In Utah, Developing the Science of Entrepreneurship

1/27/11Follow @sgblank

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the final four contestants. The finals were held in the packed 800 seat BYU Varsity Theater with lines of students outside unable to get in. It was an eye-opener to see each of the teams take the stage to describe their journey in trying to validate each of the 9 parts of a business model, rather than the static theory of a business plan.

Each team used the business model canvas and customer development stack to go from initial hypotheses, getting outside the building to validate their ideas with customers, and going through multiple pivots to find a validated business model. The winner was Gamegnat, a gaming information portal (take a look at their presentation here.) At the end of the competition Gavin Christensen, managing director of Kickstart Seed Fund said, “This is going to change the way we invest.” A nice testament to the visible difference in the quality of every teams presentation. The competition was an inspiration to the students, mentors and teaching teams.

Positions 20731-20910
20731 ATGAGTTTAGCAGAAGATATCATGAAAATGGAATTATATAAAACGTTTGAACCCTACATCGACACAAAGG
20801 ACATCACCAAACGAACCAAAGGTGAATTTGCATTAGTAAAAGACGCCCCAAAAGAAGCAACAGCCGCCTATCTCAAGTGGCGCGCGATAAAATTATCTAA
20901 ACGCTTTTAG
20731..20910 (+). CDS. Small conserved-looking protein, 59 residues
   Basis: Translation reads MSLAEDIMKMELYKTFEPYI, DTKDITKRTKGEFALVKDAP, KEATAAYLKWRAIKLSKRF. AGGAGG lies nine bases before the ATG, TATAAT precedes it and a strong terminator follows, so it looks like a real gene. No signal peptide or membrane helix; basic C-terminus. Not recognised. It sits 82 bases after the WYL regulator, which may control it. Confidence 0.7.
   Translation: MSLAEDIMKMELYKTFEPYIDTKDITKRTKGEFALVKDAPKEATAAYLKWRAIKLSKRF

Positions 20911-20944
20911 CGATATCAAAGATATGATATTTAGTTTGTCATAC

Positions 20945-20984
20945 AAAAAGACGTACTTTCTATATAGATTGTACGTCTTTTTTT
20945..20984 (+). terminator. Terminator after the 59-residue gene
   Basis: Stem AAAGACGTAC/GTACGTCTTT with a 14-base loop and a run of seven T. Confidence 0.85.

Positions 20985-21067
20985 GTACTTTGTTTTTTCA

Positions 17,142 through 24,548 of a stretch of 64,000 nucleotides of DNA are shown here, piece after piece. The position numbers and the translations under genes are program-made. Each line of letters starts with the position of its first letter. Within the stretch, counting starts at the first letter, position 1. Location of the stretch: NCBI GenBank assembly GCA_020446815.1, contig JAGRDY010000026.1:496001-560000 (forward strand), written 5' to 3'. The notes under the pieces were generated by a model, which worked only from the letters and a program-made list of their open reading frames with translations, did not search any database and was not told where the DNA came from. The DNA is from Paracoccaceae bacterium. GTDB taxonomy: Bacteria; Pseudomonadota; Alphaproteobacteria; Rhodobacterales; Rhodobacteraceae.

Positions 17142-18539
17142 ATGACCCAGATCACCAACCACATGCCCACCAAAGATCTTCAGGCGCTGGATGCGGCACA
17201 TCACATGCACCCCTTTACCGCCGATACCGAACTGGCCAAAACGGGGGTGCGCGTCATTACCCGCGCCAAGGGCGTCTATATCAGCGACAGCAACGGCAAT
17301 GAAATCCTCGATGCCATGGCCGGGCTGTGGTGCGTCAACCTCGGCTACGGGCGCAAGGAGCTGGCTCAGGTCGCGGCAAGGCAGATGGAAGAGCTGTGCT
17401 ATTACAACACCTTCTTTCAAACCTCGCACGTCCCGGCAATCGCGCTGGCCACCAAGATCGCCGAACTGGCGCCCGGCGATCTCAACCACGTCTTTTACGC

Utah: Entrepreneurial Surprises
While I was in Utah, my host kept me busy with a series of talks. I spoke at lunch to a room of 400 entrepreneurs and investors from the region about the business model / customer development stack. I was quite surprised to find the depth and interest in innovation and sheer number of startups that I saw. I was even more surprised to learn that University of Utah has gone from being ranked 94th in the U.S. for startups created from university intellectual property to number one.

When I met with the faculty and Deans at BYU they were proud to tell me that they were number one in the U.S. for startups, licenses, and patent applications per research dollar. BYU has embraced an e-school approach, changing their curriculum to develop and teach the ideas in the business model / customer development stack. Their vision is to make the Business Model Competition an even larger international event, creating competitions at partner schools and providing the materials and insight to create a network of business model competitions culminating in an international finals event. And they are ready to share!

Keep your eye out for more details about creating your own competition, or contact Nathan Furr directly.

Steve Blank is the co-author of The Startup Owner's Manual and author of the Four Steps to the Epiphany, which details his Customer Development process for minimizing risk and optimizing chances for startup success. A retired serial entrepreneur, Steve teaches at Stanford University Engineering School and at U.C. Berkeley's Haas Business School. He blogs at www.steveblank.com. Follow @sgblank

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